Man with hair loss wonders what to expect at his high school reunion.
In June I’m attending my 25th high school reunion. I was a high-profile student; involved in student politics, sports, etc. I have lost my good looks due to my hair loss. I’m almost completely bald and my hair was a big part of my good looks back in the day. I have a lovely wife who doesn’t care about my hair loss. But I know that people at the reunion are going to say stupid things to me like, “Wow, you’ve lost your hair!” as if I hadn’t figured it out myself. How should I deal with these people? I know it’s coming. What can I say and how can I say it without getting angry and losing my cool?
— Stressed, Atlanta, GA
Dear Stressed in Georgia,
Ah, the fated 25th year reunion. Where people love to go just to see if the Homecoming Queen blew up to a size 16, and, if the Captain of the football team is now sporting a beer belly and is gainfully unemployed. Not much we can do when petty high school behaviors lying dormant resurface.
The trick is not buying into it. Perhaps easier said than done. Or perhaps easier when you spend more time thinking about what you have gained over the past 25 years than what you have lost. In a quarter of a century we can look to any number of personal and professional accomplishments that may be of greater significance to yourself and to people you haven’t seen in all that time. And then again, if you haven’t seen them in 25 years the likelihood that you are sitting alone at the bald table naturally decreases. Despite what you may think they are thinking, many of your old friends’ deepest recollections of you probably don’t stem from your hair unless of course it accidentally caught fire - and who could forget that?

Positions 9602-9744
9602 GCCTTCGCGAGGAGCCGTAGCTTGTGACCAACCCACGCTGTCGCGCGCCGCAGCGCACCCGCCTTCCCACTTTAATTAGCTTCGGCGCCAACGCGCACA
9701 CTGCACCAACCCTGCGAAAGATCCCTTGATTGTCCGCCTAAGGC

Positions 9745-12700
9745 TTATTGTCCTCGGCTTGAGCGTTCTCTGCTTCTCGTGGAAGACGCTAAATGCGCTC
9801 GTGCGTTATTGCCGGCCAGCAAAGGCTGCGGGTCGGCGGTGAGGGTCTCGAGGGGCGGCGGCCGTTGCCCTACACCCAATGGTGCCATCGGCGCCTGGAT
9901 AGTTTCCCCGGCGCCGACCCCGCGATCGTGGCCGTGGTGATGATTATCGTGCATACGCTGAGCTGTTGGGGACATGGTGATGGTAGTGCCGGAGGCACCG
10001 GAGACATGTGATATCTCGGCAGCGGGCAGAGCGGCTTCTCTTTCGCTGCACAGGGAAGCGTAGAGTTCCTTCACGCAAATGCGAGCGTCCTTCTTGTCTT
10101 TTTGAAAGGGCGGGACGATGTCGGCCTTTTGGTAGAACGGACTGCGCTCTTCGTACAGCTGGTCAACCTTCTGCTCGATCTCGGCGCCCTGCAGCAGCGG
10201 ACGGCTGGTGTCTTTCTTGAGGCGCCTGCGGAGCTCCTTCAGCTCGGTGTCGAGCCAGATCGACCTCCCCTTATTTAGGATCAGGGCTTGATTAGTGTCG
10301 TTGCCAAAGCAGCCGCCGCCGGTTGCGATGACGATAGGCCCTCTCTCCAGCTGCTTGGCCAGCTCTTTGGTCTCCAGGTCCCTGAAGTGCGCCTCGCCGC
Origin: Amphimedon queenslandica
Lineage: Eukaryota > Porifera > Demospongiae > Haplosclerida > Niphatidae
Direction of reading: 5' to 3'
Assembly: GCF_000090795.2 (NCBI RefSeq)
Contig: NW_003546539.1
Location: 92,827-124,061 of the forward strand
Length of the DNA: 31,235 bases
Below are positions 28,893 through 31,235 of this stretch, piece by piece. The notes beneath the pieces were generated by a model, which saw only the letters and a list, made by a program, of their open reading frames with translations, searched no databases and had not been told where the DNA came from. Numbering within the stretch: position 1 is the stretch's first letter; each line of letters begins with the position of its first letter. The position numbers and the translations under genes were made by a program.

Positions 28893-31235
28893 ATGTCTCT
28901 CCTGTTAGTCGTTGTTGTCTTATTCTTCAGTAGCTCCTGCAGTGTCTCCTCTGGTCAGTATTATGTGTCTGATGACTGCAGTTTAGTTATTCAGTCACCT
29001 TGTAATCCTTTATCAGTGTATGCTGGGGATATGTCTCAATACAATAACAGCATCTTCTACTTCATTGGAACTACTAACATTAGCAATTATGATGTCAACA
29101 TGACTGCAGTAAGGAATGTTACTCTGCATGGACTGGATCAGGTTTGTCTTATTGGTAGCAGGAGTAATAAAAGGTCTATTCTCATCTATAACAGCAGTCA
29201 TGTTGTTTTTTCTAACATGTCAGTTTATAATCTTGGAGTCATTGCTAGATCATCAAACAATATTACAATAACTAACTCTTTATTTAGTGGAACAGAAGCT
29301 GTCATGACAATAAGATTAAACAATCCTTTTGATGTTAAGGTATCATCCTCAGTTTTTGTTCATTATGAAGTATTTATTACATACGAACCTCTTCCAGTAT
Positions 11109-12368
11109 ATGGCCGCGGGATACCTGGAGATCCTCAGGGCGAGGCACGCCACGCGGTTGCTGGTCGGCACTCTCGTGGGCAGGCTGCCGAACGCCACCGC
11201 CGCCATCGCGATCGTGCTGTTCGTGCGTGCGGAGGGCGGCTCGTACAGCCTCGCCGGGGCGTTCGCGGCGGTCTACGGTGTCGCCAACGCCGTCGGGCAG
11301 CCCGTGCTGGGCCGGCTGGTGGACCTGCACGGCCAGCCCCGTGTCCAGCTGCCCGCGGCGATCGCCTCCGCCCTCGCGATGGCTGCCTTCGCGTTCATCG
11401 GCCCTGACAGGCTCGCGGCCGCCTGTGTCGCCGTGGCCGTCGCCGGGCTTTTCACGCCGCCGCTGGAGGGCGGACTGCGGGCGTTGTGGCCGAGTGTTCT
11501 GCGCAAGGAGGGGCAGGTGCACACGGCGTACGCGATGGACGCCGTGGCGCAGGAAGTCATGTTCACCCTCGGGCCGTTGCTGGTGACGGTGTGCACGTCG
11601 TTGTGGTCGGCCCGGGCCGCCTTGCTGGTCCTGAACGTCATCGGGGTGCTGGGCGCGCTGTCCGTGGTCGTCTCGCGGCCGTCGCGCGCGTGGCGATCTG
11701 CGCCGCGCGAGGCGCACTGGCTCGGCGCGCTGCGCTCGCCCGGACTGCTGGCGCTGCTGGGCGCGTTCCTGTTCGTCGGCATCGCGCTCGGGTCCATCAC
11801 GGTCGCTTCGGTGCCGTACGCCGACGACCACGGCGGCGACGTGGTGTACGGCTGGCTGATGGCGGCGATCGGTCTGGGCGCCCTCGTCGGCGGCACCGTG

Yes, people will say ridiculous things and make comments about things better left unsaid. They can’t help themselves. Yet, if the comments start flying the best way might be to play along. Tell them you opted for bald because people were taking you less seriously and that your good looks were getting in the way of your success. Or, that the new look was suggested when you went into the witness protection program. And, if you think you might lose your cool, a great exercise would be to prepare a list of “bald comments” in advance and practice saying them to yourself while staring into a mirror. No one could ever be more critical of you, than you, so get it out of your system now. Come up with some great comebacks. Finally, realize that the single most important person in your life, your lovely wife, thinks the world begins and ends with you!/p>
Dear Mitch is written by “The Relationship Coach”, also known as Mitch Newman, M.A.. Write Dear Mitch at DearMitch@hairloss.com or follow this link to fill out a form. Every letter is carefully reviewed but because of the large numbers of letters we receive, not every letter can be answered.
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